We are currently consulting on our Council Tax Reduction scheme for 2018/19. For more information, go to: www.newcastle.gov.uk/CouncilTaxReductionScheme2018/19

The benefit cap
Introduction of Universal Credit
Benefits relating to ill health
Benefits relating to Jobseekers
Bereavement benefits
Changes to Working Tax Credits - for those in work
Work related requirements - for those on out of work benefits

The benefit cap

The government limits the total household benefits that working age families can receive. This is called the benefit cap. It only applies to certain benefits and some people are exempt.

Support for those capped in Newcastle

Newcastle City Council and Your Homes Newcastle (YHN) are targeting support to households to help them to increase their income or reduce their expenditure, including advice on exemptions, benefit entitlement, budgeting, debt, employment and housing, as follows:

  •  YHN tenants can contact the YHN Benefit cap team by phone on 0191 278 8754 or email benefitcap@yhn.org.uk  
  •  Non YHN tenants, such as private or housing association tenants, can contact Newcastle City Council’s  Active Inclusion Newcastle Unit by phone on 277 1707 or email activeinclusion@newcastle.gov.uk

​See also the information sheet: Benefit cap – ways to help you improve your financial situation, which includes more details about the cap, some of the exemptions and many things you can do to improve your financial situation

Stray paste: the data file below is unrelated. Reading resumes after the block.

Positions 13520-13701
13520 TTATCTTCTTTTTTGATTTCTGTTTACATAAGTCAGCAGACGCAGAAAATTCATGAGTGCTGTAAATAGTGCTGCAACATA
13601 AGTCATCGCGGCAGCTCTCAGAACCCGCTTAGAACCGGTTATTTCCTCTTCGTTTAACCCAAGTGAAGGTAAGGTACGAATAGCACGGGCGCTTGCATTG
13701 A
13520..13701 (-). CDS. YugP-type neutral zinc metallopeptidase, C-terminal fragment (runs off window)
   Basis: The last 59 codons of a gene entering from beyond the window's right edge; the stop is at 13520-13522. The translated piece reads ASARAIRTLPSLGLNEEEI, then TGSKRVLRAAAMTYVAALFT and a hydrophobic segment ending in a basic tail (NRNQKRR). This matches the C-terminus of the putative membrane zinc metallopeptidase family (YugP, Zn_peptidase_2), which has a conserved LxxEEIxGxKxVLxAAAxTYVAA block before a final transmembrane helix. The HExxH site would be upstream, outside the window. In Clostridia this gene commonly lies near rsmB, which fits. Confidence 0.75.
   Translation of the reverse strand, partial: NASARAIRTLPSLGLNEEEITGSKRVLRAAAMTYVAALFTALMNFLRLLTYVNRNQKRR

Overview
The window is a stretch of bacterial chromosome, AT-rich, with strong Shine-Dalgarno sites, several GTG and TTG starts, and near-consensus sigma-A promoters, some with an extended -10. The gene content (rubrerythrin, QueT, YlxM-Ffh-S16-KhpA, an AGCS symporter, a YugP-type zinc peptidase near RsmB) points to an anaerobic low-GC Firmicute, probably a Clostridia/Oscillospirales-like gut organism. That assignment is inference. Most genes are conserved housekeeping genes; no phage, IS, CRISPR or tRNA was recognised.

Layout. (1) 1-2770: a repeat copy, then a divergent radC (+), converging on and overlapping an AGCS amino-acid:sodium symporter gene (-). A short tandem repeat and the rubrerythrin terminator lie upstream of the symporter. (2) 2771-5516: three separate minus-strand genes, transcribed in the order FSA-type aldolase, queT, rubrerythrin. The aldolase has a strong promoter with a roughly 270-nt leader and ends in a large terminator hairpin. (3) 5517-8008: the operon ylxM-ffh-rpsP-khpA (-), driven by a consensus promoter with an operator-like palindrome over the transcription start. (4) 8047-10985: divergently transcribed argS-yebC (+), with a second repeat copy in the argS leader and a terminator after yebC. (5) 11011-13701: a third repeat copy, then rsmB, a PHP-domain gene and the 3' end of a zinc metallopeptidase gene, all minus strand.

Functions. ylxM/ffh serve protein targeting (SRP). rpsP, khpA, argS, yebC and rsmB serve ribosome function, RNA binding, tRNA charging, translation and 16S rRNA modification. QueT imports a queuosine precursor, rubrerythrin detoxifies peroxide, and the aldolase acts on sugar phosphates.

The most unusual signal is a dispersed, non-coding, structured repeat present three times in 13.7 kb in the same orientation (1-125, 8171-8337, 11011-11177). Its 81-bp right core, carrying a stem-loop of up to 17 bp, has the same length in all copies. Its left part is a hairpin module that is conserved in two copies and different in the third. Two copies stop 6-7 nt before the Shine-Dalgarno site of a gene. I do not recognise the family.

Here are the details of the cap

  •  From 7 November 2016

If your benefits were already being capped up to 7 November 2016, your benefit cap amount dropped from £500 to £385 for those with children or couples without children and from £350 to £258 for single people without children. The amounts are higher in London. Those affected are being written to.

  •  From 26 December 2016

If your benefits were not already capped on 7 November 2016, the above lower benefit cap amounts will be applied to your benefits from around week starting 26 December 2016. This date applies to Newcastle residents and may differ in other areas.

New exemptions. Also from 7 November 2016, all households which include someone entitled to Carer’s Allowance, the carer's element of Universal Credit and Guardians Allowance are added to those who are exempt from the cap

  •  In effect from 2013

The government introduced the benefit cap at £500 a week for those with children or couples without children and at £350 a week for single people without children.

More information on the benefit cap from the DWP including the lower benefit cap
More information on the benefit cap including exemptions from Citizens Advice website

Introduction of Universal Credit

Universal Credit is a means tested benefit that is gradually replacing the following benefits and tax credits for those of working age: Income Support, Income based Jobseeker's Allowance, Income related Employment and Support Allowance, Working Tax Credit, Child Tax Credit, Housing Benefit